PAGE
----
URL Reroutes For SEO: A Technical Guide

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Reroutes for SEO should be used correctly because they impact how websites are crawled and indexed by Google.

While the majority of people think of redirects as a web detour sign, much more is occurring, and it’s remarkably enjoyable to discover.

Keep checking out for a comprehensive introduction of redirects and the correct application for technical SEO.

What Is A Redirect?

Website reroutes inform web browsers and search engines details about a URL and where to find the web page.

A URL redirect involves code executed to a particular URL, or a group of URLs so that the user (or search engine) is sent out to a various page to the real URL that was input or clicked.

A redirect can be set as a:

  • Short-term redirect: 302, 303, 307, 308.
  • Long-term redirect: 301.

When To Use Redirects

The primary reasons to use redirects are:

  • An individual page or entire domain has been moved (URL altered).
  • To enable the usage of URL shorteners or ‘quite URLs.’
  • Website migration (e.g., HTTP to HTTPS).

For SEO purposes, URL redirects are very important since they:

  • Forward authority of any links indicating a page that has actually moved or been deleted.
  • Avoid 404 page not discovered mistakes (although often it is better to leave a 404).

Redirects can be executed on a group or domain-wide basis but often require to be set on an individual basis to prevent issues.

When using RegEX for group reroutes, it can have unanticipated outcomes if your logic isn’t perfect!

Types Of Redirects

There are three main kinds of redirects:

  • Meta Refresh redirects are set at the page level however are typically not recommended for SEO purposes. There are 2 kinds of meta redirect: delayed which is viewed as a momentary redirect, and instant, which is viewed as an irreversible redirect.
  • Javascript reroutes are likewise set on the client side’s page and can trigger SEO problems. Google has mentioned a preference for HTTP server-side redirects.
  • HTTP redirects are set server-side and the very best technique for SEO purposes– we covered thorough listed below.

What Is A HTTP Action Status Code?

Internet browsers and online search engine spiders like GoogleBot are called user agents.

When a user agent tries to access a website, what occurs is that the user agent makes a demand, and the website server concerns an action.

The action is called an HTTP reaction status code. It provides a status for the ask for a URL.

In the situation where a user representative like GoogleBot requests a URL, the server provides a reaction.

For example, if the ask for a URL succeeds, the server will supply a response code of 200, which implies the request for a URL achieved success.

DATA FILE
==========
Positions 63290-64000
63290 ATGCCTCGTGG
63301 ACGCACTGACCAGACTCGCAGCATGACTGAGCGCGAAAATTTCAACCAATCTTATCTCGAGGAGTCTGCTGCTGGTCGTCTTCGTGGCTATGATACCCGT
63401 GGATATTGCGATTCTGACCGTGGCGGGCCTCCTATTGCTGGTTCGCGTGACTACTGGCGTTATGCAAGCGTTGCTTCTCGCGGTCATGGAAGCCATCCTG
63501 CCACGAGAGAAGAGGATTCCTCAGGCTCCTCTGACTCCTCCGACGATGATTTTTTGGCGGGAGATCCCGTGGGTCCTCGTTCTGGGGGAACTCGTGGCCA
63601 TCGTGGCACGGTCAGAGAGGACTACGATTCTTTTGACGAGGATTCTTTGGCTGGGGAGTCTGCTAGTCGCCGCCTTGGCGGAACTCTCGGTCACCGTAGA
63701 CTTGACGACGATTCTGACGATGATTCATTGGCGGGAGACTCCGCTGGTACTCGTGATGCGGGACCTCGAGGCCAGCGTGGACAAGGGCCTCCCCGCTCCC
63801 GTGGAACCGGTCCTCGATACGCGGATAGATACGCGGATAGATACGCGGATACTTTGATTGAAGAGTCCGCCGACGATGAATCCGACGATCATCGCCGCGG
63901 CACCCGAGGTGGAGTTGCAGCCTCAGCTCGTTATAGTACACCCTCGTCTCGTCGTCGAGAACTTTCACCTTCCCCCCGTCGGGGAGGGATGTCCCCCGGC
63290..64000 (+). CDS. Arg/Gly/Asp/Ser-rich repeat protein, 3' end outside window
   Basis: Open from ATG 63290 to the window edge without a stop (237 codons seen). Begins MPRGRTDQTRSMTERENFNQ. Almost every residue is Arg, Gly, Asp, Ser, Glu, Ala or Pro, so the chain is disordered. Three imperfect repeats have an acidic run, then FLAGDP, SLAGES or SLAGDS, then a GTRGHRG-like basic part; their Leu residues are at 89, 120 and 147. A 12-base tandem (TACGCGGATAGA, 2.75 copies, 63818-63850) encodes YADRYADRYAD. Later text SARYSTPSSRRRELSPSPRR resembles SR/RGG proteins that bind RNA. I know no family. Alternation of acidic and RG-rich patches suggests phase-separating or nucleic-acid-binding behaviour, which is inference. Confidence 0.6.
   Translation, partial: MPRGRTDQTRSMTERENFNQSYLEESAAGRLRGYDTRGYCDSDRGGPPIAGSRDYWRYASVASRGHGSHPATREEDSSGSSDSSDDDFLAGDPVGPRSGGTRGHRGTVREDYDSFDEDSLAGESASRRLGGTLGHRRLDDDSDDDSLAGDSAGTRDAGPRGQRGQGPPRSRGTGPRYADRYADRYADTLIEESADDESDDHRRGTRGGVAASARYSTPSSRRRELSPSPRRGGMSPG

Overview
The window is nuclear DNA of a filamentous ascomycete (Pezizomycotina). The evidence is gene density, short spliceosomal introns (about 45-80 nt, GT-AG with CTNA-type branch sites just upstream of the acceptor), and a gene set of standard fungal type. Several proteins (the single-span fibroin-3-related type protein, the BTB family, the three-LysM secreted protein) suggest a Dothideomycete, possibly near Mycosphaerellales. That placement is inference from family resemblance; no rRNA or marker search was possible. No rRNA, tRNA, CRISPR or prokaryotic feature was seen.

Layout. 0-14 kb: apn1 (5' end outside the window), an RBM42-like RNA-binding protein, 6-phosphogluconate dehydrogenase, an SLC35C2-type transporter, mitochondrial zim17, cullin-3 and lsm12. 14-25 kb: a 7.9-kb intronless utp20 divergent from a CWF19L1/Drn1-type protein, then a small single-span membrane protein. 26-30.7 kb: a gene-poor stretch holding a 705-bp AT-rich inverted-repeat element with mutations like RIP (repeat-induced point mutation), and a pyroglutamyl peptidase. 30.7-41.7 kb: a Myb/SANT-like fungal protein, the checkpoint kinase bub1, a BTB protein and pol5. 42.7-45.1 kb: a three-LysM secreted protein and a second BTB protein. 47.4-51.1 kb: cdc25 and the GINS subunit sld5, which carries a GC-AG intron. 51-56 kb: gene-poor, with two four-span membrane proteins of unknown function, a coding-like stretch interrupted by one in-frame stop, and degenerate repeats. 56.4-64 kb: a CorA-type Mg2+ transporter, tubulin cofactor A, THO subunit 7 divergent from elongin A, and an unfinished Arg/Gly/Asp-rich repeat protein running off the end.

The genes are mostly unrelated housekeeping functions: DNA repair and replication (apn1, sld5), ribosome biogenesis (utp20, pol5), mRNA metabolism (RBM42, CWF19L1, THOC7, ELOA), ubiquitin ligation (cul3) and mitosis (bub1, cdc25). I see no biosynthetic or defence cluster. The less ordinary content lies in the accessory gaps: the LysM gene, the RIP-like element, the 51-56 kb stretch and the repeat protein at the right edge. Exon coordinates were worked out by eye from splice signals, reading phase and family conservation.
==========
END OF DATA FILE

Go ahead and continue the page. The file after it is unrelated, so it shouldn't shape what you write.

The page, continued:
So, when you think of a GoogleBot reaching a website and trying to crawl it, what’s taking place is a series of requests and reactions.

HTTP Reroutes

An HTTP redirect is a server action to ask for a URL.

If the URL exists at a different URL (due to the fact that it was moved), the server informs the user representative that the URL request is being redirected to a different URL.

The reaction code for an altered URL is generally in the type of a 301 or 302 action status code.

The whole 3xx series of reaction codes communicate much details that can additionally be acted on by the user agent.

An example of an action that the user representative can take is to save a cache of the brand-new URL so that the next time the old URL is requested, it will request for the brand-new URL rather.

So, a 301 and a 302 redirect is more than an internet road indication that states, “Go here, not there.”

3XX Series Of Status Codes

Redirects are more than simply the 2 status codes everybody recognizes with, the 301 and 302 action codes.

There are a total of 7 official 3xx reaction status codes.

These are the various type of redirects offered for use:

  • 300 Several Options.
  • 301 Moved Completely.
  • 302 Found.
  • 303 See Other.
  • 304 Not Customized.
  • 305 Use Proxy.
  • 306 (Unused).
  • 307 Short-term Redirect.
  • 308 Permanent Redirect.

Some of the above status codes have not been around as long and might not be used. So, prior to using any redirect code besides 301 or 302, make certain that the intended user agent can analyze it.

Because GoogleBot utilizes the latest version of Chrome (called a headless internet browser), it’s simple to inspect if a status code works by examining if Chrome recognizes the status code with a browser compatibility list.

For SEO, one should stay with using the 301 and 302 action codes unless there is a specific reason to utilize among the other codes.

301: Moved Completely

The 301 status code is regularly referenced as the 301 redirects. However the main name is 301 Moved Completely.